Thursday, December 17, 2015

Major Auto Industry Vehicles and Their Competitors – Can You Tell The Difference?



Mustang vs. Camaro – GM trucks vs. Ford trucks vs. Dodge trucks – Corvette vs. Viper – you can
even throw a Ferrari in the mix, everyone is going to have their own opinions on which ones are better crafted, more stylish – can beat who where and why. But are vehicles made by different companies but in the same class even that much different from each other to even make a solid argument of which one is better?


Growing up in a family where General Motor checks mostly paid the bills, to me GM vehicles ran the earth, and Ford stood for (Find On Road Dead), you could say I had my share of argImage result for 2017 yellow viperuments with kids my age about how Camaros stomped on Mustangs. But in the end, we were really just a bunch of juveniles arguing about things just for the sake of argument.

If someone said that Camaros look like crap, I had to fire back on how the look of a Mustang made me want to puke. But were talking about back when Mustangs and Camaros actually looked different. This was back in the day when Corvettes were boring and the only people who really drove them were older guys with a lot of money, and as far as foreign sports cars were concerned, they weren't really in no ones budget.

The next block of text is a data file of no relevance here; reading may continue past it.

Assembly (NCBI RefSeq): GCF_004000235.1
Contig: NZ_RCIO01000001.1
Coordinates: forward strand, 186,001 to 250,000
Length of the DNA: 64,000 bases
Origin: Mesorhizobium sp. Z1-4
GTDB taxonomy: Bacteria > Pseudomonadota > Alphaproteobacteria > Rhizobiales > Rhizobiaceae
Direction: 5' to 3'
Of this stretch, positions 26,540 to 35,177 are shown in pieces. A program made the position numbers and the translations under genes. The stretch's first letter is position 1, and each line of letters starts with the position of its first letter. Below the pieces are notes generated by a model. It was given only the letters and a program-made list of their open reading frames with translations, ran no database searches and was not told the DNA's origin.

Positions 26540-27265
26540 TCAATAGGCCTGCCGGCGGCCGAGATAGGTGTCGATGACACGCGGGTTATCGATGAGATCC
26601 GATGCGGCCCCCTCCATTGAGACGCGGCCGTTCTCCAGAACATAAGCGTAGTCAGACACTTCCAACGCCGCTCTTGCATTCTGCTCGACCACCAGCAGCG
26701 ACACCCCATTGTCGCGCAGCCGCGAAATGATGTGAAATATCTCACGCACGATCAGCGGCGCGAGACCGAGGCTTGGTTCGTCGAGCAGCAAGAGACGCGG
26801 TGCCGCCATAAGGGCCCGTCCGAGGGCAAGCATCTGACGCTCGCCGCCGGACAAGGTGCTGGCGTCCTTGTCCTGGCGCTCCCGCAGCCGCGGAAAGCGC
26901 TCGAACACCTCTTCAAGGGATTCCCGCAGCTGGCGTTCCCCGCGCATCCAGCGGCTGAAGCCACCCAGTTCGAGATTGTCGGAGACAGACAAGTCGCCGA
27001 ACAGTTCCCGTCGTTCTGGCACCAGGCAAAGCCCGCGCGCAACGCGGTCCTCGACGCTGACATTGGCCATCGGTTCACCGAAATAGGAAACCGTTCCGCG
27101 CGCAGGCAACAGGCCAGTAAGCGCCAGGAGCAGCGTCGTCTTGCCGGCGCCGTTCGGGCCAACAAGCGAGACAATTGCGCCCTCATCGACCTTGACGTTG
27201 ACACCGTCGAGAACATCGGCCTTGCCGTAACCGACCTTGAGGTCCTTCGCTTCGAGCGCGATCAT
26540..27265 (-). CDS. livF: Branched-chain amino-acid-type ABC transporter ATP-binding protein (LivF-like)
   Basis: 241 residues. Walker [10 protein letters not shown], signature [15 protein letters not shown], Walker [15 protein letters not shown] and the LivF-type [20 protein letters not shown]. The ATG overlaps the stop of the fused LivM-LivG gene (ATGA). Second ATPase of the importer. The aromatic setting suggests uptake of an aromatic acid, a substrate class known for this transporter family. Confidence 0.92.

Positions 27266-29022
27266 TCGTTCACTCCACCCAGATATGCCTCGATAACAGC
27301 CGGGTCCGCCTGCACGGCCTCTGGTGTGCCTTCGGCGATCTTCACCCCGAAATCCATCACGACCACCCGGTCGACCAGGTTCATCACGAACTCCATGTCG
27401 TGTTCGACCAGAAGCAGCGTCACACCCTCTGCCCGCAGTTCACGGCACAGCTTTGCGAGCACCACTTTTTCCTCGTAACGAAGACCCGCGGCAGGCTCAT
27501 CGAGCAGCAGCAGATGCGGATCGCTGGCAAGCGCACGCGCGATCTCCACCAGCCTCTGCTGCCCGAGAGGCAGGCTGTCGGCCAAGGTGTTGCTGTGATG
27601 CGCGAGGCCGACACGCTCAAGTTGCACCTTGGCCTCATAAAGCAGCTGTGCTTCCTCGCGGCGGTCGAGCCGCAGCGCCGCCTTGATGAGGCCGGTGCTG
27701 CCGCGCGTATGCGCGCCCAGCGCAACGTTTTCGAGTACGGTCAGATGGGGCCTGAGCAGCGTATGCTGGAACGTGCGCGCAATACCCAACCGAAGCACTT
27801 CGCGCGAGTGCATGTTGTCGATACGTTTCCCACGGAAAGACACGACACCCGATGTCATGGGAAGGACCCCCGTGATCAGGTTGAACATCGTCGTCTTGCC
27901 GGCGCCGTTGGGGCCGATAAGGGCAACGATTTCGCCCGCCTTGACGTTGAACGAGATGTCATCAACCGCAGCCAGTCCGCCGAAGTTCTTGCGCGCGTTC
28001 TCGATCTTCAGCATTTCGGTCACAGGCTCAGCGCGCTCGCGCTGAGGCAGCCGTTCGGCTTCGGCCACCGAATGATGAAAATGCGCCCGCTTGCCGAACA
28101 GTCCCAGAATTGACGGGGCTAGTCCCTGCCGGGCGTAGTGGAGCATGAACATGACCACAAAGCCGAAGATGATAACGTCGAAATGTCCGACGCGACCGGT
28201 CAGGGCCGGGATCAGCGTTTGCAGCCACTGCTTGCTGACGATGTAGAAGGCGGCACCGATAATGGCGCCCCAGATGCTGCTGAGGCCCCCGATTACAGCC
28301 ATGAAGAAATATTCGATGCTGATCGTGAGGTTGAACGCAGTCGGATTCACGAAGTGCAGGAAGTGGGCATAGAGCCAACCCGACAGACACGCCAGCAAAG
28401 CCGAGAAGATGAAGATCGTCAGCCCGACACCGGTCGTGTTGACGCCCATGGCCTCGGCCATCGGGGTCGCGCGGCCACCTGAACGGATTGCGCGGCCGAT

Times have changed since then, exotic sports cars are much more affordable, Corvettes are made to kill the road course, not to mention the drag strip, even Mustangs and Camaros are made to pump out a lot of power while turning in road course numbers that are nothing less than awesome.

But with all this technology, what about the exterior styling of these vehicles. A lot of these vehicles share so much of the same characteristics, dimensions, and colors schemes, it seems hardly worth an argument about which one is the best looking. At a quick glance, there is not much that really sets these vehicles apart. Sure there are some attributes that are different, but it's almost like trying to compare one ditsy, blonde haired, blue eyed cheerleader with the other twelve cheerleaders on the squad.


  

As I have grown older, I have come to appreciate all vehicles. Ford vs. Chevy vs. Mopar is nothing more than needing something to stand for – almost like why most people vote for the home team in professional sports. You don't really know anybody on that team, but you feel obliged to root for them and wear their logos.

But to me, if you look at these pictures, it seems like if you closed your eyes you could mistake one for the other pretty easily. Even on the inside – General Motors has the Mylink technology displayed on a touchscreen in the center of the dash, Ford has the SYNC technology located in the same place, and image this, Chrysler, Jeep and Dodge uses what they call the Uconnect that is also placed in the same place. But you can call it what you want to call it, all three of those systems basically work off a platform that is extremely similar. They all share the same connectivity availability, social medias, etc. Even safety features take on names or phases that are different from each other, but do the same thing.  

It's awesome that the power and efficiency of these vehicles are outstanding, but I'd like to see some major changes and attempts to look different in the styling department.

Wednesday, December 2, 2015